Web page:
God’s Peace by Carl Larsson

(This is part of a series of posts: onetwothreefour, five, six.)

I want a peaceful soul.

But there is a God. Holy, to the hilt. And we have very little in common on that ground. And there is a part of me that cannot do anything but war against this God. I do not say this lightly. But truthfully.

When I am not warring with him I want peace with him. That fathoms-deep peace defying understanding. I want the peace he has already declared as a reality. But only sometimes.

I want to put down my weapons that defend. And offend. I want that. So my soul can taste something of this peace. But I’m bloodthirsty.

I’ve been reading Merton. He talks of this peace and I got excited, though scared because he’s Catholic. He fell in love with the peace inside monastery walls. But that is geography.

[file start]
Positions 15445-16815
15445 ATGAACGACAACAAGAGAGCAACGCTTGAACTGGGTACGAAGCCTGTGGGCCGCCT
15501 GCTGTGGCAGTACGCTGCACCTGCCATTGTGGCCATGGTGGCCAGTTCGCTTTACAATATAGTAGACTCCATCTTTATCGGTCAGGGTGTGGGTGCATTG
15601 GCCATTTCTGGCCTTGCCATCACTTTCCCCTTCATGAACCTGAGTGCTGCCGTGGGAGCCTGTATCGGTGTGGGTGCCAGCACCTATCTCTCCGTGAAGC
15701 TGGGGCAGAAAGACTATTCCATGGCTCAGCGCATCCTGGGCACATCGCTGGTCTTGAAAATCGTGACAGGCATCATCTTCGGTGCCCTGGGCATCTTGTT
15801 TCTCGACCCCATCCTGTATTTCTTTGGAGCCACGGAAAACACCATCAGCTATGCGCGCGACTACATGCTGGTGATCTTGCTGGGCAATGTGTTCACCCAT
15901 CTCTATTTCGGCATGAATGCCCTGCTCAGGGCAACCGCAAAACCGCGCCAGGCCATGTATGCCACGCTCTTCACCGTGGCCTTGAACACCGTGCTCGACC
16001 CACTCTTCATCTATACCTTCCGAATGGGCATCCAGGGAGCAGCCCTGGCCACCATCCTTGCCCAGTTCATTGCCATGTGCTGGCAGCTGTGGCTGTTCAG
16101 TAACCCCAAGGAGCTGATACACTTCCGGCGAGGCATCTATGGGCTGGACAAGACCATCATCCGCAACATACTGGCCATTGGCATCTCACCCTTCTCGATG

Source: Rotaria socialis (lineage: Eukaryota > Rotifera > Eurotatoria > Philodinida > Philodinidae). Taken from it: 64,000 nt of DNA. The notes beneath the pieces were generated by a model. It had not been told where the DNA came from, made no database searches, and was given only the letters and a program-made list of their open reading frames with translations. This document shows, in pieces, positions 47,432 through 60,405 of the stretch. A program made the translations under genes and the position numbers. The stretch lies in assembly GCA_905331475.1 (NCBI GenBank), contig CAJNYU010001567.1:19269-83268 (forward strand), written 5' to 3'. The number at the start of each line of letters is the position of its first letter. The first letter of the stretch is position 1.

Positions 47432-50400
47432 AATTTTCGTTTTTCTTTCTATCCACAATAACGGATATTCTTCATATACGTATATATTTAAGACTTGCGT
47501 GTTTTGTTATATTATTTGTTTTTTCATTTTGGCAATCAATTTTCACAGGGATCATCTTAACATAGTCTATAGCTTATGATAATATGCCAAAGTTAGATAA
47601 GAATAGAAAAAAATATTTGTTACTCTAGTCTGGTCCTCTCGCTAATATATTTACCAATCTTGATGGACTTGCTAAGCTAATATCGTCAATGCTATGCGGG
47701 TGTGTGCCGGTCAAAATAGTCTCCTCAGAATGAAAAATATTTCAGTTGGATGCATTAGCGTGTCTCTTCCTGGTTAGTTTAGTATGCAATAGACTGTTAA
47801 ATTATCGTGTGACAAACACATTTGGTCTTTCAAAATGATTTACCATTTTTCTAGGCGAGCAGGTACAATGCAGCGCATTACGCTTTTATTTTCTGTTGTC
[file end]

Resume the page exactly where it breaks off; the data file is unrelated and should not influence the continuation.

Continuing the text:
But I hear nothing of places of peace in Paul or Peter or Jesus. The soul at peace with God retains it though the walls cannot. Though they fall around and upon, still. But scarred stands.

This peace is strong in a world of hard hearts. The pushing against the organ with it’s blood pumping is painful. A world’s worth in my chest. But it chisels away.

This peace is fixed under the weight of a used-up cross and an empty tomb. And is the the dew sitting light on the lawn. But to nourish hard ground.

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